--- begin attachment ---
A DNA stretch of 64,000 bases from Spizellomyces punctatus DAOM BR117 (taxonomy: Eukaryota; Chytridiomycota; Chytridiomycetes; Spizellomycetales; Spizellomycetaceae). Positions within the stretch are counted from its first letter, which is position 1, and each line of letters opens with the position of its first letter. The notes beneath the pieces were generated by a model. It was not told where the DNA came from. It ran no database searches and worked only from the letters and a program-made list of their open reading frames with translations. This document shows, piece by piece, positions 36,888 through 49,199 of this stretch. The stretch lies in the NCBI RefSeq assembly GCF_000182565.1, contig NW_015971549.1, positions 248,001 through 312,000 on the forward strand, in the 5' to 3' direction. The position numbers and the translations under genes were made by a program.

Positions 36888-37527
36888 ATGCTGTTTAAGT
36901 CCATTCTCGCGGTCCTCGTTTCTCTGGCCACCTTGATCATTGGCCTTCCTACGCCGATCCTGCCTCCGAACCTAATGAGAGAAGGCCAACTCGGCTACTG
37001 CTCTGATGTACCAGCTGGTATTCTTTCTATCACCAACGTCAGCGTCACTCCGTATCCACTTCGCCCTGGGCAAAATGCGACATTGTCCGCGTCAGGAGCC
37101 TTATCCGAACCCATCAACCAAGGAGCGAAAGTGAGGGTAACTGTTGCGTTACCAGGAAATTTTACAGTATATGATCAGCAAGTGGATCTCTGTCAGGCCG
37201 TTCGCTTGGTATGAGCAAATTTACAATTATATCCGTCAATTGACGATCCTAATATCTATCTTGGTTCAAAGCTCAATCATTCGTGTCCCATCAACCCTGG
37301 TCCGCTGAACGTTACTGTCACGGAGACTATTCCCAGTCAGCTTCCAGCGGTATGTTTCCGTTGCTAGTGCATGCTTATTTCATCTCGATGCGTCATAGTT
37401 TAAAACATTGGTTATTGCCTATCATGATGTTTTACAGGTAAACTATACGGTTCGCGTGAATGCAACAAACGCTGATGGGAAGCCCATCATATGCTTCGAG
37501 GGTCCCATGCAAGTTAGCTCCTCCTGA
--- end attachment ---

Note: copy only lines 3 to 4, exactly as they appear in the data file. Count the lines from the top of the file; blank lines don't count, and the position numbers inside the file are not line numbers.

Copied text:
36888 ATGCTGTTTAAGT
36901 CCATTCTCGCGGTCCTCGTTTCTCTGGCCACCTTGATCATTGGCCTTCCTACGCCGATCCTGCCTCCGAACCTAATGAGAGAAGGCCAACTCGGCTACTG